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Documenting the police

03 December 2010

Raw Cut's Steve Warr on how he got the police to open up on camera for BBC access series Neighbourhood Blues

Napoleon said he preferred lucky generals to clever ones and for us at Raw Cut that certainly holds true for documentary access. It's not that we use generals – it's the luck that's important.

You can plot and plan ways to get access down to the finest of details, but without a degree of luck it often seems that this can just be work to fill the time. One phone call, one conversation, one e-mail - and a bad day can instantly be changed into a good one.

And the luck can be as much down to timing as it is to who you're actually speaking to. In our core area of blue light observational programming, it's amazing how people who don't want to speak to you month after month are then happy to give you the time of day - and more - when they realise they have something they're keen to promote or suddenly decide they'd like a national stage for their prized policies.

Dealing with the police is never easy. And just because they're not giving you a ticket on the side of the road or taking down particulars of a stolen phone or laptop doesn't make it any more cosy.

Not surprisingly, Britain's police service has its own agenda, its own set of values and, perhaps most importantly, its own unique view of the world.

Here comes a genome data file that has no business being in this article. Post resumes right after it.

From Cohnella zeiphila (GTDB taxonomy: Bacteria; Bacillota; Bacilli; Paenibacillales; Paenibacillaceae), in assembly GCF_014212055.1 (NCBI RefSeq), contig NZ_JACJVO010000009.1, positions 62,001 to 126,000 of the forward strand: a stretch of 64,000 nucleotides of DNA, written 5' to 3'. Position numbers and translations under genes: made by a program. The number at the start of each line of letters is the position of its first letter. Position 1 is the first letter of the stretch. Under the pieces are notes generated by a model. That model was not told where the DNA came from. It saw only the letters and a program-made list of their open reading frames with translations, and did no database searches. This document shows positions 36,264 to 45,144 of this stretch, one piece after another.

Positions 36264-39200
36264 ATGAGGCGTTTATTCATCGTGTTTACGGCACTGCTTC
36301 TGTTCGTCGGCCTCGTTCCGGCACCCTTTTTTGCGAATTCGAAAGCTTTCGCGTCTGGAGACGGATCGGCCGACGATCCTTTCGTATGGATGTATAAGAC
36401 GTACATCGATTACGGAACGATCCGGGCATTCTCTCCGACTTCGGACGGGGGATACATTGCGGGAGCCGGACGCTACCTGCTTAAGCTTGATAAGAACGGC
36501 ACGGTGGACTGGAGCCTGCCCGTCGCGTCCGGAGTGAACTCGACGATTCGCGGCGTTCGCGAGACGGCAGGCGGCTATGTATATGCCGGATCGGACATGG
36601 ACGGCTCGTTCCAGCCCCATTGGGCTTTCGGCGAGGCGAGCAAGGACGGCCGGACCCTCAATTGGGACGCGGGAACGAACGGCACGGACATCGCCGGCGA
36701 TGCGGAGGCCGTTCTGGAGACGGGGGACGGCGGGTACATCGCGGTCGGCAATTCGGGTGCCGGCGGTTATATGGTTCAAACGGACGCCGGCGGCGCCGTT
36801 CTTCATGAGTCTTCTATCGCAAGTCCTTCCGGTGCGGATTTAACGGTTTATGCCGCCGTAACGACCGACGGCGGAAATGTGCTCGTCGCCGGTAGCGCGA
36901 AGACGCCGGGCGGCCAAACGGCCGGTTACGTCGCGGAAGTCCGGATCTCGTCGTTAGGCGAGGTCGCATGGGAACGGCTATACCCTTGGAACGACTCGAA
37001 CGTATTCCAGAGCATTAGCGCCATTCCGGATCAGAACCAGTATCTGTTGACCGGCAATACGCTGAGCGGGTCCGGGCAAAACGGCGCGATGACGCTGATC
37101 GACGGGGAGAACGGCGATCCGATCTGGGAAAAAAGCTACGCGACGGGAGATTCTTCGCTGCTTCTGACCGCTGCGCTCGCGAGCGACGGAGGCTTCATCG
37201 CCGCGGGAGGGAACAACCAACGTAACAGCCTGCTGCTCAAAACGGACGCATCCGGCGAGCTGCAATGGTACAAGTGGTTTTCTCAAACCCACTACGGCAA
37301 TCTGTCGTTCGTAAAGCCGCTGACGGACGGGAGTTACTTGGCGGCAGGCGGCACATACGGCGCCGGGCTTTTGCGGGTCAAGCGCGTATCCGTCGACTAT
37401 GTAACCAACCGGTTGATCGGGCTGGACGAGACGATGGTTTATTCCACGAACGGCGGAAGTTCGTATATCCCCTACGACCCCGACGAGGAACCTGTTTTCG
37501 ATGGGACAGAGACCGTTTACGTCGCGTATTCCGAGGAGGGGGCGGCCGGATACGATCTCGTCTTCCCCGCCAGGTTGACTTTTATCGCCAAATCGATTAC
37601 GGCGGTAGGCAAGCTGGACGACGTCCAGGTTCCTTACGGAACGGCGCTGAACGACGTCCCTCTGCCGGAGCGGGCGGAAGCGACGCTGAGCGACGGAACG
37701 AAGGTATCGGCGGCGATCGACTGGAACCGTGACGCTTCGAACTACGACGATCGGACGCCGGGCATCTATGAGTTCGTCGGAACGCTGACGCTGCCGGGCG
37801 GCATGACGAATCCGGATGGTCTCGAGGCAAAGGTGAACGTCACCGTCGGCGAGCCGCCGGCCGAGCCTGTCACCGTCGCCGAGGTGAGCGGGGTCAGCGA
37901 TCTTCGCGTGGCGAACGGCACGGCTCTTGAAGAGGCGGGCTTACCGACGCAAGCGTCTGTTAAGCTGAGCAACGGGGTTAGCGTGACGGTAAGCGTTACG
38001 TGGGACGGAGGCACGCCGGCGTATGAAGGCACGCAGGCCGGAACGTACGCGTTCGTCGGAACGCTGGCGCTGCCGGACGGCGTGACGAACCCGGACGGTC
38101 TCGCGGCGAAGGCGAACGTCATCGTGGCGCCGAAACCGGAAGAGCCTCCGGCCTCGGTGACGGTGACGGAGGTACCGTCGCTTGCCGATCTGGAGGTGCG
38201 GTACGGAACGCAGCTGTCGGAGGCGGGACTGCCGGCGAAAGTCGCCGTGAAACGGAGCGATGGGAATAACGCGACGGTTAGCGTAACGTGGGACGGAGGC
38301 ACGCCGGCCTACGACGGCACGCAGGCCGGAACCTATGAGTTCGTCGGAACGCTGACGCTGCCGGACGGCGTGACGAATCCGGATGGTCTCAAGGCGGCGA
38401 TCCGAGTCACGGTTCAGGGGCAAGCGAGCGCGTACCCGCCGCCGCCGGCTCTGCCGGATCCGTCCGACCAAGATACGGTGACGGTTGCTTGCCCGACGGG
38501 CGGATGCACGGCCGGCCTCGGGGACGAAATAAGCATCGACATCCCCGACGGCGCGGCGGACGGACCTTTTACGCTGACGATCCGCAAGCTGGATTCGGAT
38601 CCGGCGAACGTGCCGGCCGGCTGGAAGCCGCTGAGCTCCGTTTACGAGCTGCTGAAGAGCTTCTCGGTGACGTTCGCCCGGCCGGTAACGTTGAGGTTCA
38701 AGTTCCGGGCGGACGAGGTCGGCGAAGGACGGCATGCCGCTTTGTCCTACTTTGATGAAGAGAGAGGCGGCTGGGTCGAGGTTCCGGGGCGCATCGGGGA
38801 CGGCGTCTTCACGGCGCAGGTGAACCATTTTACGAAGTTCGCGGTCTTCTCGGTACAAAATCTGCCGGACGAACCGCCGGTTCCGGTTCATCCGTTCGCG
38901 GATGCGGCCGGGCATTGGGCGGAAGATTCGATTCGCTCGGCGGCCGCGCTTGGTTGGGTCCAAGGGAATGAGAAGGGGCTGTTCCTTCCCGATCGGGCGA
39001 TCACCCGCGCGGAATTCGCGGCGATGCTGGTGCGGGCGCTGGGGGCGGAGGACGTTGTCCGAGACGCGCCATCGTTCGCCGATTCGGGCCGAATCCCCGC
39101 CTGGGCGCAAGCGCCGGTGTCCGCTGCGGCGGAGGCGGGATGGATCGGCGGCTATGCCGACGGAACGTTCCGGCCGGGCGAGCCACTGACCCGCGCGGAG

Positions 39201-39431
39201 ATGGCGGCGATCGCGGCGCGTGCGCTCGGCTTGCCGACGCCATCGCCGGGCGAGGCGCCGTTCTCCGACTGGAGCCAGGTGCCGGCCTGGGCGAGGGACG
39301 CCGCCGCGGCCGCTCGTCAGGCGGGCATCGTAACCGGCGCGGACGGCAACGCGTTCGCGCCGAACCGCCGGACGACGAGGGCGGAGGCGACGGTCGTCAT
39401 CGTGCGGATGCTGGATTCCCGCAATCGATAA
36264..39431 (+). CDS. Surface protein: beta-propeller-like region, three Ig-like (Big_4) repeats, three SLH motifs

This is further compounded by the fact that each police force differs from one another – and that each has strident views on one area in particular - The Media.

And as with many hierarchical organisations it's not the truth of the matter that's the prime focus - it's the perception.

It's one reason we're particularly pleased with our new series Neighbourhood Blues, due to air on BBC in Spring 2011.

Based on following the Neighbourhood Policing teams in Kent, it's an access series that took us more than two years to put in place. And recent events haven't exactly made it easy to keep the access on a level course.

Three factors in particular seemed to conspire against us – worth listing as they hold true for all access docs, from the AA to BP and beyond:

- Change of personnel at the very top of the organisation. Our access had been provisionally granted by the previous Chief Constable, who was champion of many of the innovations in his force's neighbourhood teams. Would his successor have the same enthusiasm - or would he want any media interest in his force to focus on another area?

- Change in external conditions. The recent Government cuts have caused much soul-searching in the public sector and many changes in the police service. There was a real danger the units we hoped to film with could have disappeared - they didn't.

- Change of perception caused by another show. We all know every production company is different and each channel has its own sensibilities, aims and ambitions which are reflected in the shows they champion. To the rest of the world, though, we're all the same. If an organisation feels let down by one show, in their minds all shows are out to stitch them up.

Luckily, we managed to weather all the problems thrown our way. And we've done this as a result of a combination of brilliant contacts, a great track record of similar access, and an awareness that just because you've worked hard getting the access, it doesn't mean that you shouldn't have to work any less hard keeping it.

All of which means, I suppose, is that in regards to getting access for shows, I'm less in sync with a defeated French Emperor and more in tune with the greatest American President, Thomas Jefferson, who said: "I find that the harder I work, the more luck I seem to have."

Steve Warr, executive producer, Raw Cut (

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